By Marlena E. Bermel

Lending a Helping Hand

UNM Nursing Student Gains Real-World Experience Volunteering with the New Mexico Medical Reserve Corps

When the world shut down last spring, Heather Michelle Linville found herself at a crossroad.

She could continue progressing toward her nursing degree or she could get involved. Already a certified nursing assistant, Linville knew she couldn’t just sit at home: she needed to get out there and help.

lending-a-helping-hand.jpgLinville stumbled upon a Facebook post for the New Mexico Medical Reserve Corps (MRC), which was looking for volunteers. The MRC is made up of medical and non-medical volunteers from around the state who serve their fellow citizens in time of need.  Volunteers sign up for two-week deployments that consist of 12-hour days. She immediately signed up.

Her first assignment was in Gallup. Linville had lived there for 13 years, and her daughter and newborn grand-daughter currently reside there. 

“I was very familiar with the culture and the community,” Linville says. “If I wasn’t taking care of someone I directly knew, it was probably someone’s family member.”

She provided nursing support in the Alternate Care Facility (ACF) that was set up in the Miyamura High School gymnasium. The 60-bed isolation unit was used to provide medical support to COVID-19 patients as they came out of the hospital but were not yet able to return home.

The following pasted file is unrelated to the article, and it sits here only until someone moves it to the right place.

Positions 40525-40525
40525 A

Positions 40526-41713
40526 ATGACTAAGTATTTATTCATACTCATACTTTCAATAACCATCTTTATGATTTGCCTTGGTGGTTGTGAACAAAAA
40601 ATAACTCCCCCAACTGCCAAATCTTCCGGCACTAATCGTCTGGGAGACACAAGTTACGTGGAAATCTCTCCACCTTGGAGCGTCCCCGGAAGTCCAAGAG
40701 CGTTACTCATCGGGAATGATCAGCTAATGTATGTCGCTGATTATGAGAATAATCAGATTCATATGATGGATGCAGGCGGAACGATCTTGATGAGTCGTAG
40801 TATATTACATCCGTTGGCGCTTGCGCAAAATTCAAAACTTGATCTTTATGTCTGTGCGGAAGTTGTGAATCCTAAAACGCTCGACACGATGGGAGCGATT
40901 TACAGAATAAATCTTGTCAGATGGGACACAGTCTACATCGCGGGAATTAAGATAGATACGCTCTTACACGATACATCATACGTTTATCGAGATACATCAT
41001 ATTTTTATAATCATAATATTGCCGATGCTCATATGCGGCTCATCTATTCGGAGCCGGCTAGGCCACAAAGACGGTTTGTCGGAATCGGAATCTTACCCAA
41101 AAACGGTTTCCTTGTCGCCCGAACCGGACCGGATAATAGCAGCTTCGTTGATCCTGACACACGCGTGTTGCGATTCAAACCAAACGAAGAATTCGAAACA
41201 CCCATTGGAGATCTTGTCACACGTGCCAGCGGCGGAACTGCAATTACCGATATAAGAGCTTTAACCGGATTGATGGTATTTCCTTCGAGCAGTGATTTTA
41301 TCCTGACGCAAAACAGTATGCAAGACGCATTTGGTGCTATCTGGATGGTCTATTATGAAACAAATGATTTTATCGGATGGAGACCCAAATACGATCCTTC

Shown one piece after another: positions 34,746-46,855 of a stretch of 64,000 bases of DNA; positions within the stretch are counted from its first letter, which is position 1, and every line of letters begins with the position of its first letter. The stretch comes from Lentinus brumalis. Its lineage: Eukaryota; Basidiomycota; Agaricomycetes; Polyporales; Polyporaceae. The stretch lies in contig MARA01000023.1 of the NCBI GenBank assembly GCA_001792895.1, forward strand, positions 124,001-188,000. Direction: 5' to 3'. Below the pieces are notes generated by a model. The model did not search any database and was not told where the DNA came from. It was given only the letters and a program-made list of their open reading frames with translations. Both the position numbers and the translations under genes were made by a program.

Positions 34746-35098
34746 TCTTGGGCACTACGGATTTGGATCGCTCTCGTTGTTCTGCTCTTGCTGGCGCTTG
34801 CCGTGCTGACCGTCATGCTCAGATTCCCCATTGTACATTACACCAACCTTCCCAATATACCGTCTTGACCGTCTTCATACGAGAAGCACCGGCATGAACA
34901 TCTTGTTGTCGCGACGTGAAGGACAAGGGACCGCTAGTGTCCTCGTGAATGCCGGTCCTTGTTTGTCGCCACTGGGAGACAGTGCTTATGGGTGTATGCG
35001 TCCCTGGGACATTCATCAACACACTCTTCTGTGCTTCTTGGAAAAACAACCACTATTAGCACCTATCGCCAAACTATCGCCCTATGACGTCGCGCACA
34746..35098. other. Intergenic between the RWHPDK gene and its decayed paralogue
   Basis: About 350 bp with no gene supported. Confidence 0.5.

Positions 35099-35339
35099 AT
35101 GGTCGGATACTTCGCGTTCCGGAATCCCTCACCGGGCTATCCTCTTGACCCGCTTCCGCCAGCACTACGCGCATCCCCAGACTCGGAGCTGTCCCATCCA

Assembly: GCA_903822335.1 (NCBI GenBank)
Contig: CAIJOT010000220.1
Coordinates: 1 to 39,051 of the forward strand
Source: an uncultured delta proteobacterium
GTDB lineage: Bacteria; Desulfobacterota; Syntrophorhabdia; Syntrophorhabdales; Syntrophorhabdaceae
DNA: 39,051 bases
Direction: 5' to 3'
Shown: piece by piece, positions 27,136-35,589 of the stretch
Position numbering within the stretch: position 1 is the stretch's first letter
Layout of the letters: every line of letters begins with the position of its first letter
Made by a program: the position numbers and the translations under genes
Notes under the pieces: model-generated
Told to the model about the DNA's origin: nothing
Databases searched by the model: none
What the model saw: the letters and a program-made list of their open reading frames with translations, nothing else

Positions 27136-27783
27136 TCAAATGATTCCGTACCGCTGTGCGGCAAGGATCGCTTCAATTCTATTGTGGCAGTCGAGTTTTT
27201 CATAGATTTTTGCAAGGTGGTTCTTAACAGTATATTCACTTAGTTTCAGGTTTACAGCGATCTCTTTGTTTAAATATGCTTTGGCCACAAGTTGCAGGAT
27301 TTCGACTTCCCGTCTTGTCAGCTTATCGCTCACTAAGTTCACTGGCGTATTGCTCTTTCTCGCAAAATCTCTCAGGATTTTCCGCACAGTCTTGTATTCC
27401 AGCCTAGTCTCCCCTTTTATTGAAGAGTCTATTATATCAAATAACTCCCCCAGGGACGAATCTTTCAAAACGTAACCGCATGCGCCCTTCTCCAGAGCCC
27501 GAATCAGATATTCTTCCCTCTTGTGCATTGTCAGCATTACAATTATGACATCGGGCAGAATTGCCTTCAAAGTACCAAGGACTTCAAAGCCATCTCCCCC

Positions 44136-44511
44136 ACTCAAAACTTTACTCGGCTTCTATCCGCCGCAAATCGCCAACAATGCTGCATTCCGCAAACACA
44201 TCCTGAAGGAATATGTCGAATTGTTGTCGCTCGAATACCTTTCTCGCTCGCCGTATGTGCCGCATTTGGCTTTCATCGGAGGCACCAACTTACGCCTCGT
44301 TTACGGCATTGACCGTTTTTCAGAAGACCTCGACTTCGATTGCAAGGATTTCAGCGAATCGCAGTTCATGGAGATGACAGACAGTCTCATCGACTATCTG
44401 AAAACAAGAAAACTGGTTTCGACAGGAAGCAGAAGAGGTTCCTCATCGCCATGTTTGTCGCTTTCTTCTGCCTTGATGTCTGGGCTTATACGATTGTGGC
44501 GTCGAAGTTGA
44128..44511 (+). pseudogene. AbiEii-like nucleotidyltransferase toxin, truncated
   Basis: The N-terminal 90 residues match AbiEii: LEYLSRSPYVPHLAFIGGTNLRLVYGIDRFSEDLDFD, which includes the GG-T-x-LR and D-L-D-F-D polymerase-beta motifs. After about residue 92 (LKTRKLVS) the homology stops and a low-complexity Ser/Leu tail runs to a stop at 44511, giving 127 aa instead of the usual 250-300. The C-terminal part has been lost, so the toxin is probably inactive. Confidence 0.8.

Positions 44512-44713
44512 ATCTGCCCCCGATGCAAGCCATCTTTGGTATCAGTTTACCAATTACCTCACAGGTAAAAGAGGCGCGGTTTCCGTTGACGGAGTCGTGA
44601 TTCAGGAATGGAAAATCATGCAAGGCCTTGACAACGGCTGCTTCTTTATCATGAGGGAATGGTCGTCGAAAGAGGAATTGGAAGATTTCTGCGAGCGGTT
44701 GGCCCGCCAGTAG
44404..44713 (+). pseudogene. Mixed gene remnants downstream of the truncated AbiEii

After the facility closed down she was given the option to serve in Farmington or volunteer in Albuquerque. Having just learned that she was accepted into The University of New Mexico College of Nursing’s BSN Dual Degree program, she opted to return to Albuquerque. 

Linville is currently volunteering at a local hotel that has been transformed into an ACF while attending school online due to the pandemic. The ACF provides housing and a safe place for people to isolate who have been exposed, suspect they’ve been exposed or have tested positive for COVID. Many of the patients are homeless, requiring additional care. 

Having started school with the intent of becoming a nurse-midwife, Linville says this experience has slightly changed that. “Now I know there are so many more opportunities to help people in Albuquerque, and I don’t want to pigeonhole myself,” she says.

Linville strongly recommends other nursing students to volunteer. 

“The people I work with are generous with their time and desire to share education and information,” she says. “I cannot enforce it strongly enough how positive this experience has been.”

Categories: College of Nursing, Education